Java, Security, News
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PolicyPak Software is making it easier for IT admins to manage their love/hate relationship with Java.
Last week, the Department of Homeland Security issued a security alert for Java 7, due to its zero day vulnerabilities. Even after a "fix" by Oracle, Java remains on the DHS list. The new software from PolicyPak gives admins the ability to manage almost all areas of Java on a client machine using Group Policy, SCCM or any desktop management software. The Java Pak can also be used to remediate the security threat, by making it easy for admins to disable Java on users' machines.
PolicyPak can also prevent Java from updating, when necessary, on certain users' computers or all computers in an environment. The pre-configured Java Pak makes it easy for admins to create different settings for users versus developers, by allowing different security options for different groups. The PolicyPak software mimics the user interface of the Java Applet itself and offers a way to manage Java in a more controlled way. Full instructions, video and screenshots of the Java Pak can be found on the PolicyPak website.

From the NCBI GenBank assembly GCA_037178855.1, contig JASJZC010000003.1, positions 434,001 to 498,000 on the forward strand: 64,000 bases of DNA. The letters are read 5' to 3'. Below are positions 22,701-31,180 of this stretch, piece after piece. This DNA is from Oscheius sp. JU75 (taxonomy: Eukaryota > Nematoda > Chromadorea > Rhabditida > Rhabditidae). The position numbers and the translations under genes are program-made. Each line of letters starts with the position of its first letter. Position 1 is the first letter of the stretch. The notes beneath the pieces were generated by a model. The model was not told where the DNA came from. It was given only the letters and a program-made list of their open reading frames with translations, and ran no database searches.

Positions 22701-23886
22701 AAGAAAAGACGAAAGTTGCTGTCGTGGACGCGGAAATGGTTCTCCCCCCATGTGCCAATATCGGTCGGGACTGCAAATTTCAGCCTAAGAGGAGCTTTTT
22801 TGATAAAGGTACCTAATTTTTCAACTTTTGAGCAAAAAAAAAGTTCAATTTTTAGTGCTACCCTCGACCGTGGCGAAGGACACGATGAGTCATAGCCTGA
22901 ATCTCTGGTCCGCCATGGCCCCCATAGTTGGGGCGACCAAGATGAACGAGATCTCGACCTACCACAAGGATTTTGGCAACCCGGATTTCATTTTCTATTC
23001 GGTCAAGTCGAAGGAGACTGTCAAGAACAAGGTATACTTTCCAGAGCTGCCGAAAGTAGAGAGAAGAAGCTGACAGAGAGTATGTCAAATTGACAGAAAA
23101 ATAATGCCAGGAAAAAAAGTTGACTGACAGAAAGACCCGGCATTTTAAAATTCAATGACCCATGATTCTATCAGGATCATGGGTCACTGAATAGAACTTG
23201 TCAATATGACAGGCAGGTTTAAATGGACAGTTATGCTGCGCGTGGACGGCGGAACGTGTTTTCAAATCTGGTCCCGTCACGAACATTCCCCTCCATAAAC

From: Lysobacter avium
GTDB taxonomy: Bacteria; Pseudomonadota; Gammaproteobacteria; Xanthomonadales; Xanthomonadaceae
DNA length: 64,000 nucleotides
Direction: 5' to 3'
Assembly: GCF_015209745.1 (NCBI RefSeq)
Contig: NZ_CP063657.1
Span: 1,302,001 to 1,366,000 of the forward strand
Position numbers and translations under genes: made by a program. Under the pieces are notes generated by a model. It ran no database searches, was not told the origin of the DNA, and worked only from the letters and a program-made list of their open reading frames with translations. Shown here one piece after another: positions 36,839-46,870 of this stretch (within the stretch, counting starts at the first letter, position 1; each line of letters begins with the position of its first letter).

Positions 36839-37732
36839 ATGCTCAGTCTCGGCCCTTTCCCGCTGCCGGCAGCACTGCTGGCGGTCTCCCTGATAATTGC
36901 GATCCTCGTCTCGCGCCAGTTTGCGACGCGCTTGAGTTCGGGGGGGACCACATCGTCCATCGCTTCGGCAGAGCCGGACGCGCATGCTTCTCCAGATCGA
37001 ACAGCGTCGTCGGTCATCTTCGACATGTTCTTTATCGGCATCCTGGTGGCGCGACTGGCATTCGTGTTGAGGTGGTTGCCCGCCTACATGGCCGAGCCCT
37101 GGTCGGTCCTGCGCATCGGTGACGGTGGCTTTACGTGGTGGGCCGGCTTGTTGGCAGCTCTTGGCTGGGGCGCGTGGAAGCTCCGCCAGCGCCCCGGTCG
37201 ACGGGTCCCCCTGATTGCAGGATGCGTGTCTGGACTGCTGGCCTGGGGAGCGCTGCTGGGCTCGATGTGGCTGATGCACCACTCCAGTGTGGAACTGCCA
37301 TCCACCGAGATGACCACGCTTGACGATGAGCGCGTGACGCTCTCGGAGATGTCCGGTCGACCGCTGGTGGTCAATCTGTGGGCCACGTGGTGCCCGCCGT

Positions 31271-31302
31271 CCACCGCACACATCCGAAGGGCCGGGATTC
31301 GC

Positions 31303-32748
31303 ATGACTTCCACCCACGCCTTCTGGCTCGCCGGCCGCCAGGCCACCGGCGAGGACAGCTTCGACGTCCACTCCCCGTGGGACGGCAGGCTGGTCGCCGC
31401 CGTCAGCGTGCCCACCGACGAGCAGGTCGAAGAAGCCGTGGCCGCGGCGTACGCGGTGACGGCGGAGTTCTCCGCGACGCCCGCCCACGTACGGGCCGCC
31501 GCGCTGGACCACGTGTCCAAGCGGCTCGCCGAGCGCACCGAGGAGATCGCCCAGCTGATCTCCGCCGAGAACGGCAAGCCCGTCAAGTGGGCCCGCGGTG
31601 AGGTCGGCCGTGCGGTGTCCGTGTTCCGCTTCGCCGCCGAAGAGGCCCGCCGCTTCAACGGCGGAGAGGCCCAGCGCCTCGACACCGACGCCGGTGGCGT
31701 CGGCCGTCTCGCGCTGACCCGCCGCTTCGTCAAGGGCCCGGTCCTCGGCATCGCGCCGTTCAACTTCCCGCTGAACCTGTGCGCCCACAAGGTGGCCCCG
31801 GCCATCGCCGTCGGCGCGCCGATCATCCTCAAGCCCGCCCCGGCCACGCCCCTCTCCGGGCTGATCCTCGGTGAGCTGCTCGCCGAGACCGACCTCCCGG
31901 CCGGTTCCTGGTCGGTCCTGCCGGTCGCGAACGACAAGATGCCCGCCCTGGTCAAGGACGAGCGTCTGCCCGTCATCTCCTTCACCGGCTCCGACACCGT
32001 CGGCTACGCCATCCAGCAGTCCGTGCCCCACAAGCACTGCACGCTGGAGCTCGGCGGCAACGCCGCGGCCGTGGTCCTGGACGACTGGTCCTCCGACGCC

Founder of PolicyPak Software, Jeremy Moskowitz says, "Right now, you've got sand through your fingers - everyone is on their own and you've got no way to manage them correctly. With PolicyPak, you've got the problem bottled up, and you're in charge."
Oracle isn't the first vendor to land itself in the DHS hot seat. But PolicyPak has security and management solutions for other applications as well. PolicyPak Professional customers have free access to the Java Pak, in addition to over 50 other pre-configured Paks including Paks for Flash, Firefox and Shockwave. Desktop management options are also available for less popular applications and custom homegrown applications with the PolicyPak Design Studio.
IT Admins can find out more about PolicyPak by attending a Group Policy Webinar at the PolicyPak Website, or by calling (800) 883-8002.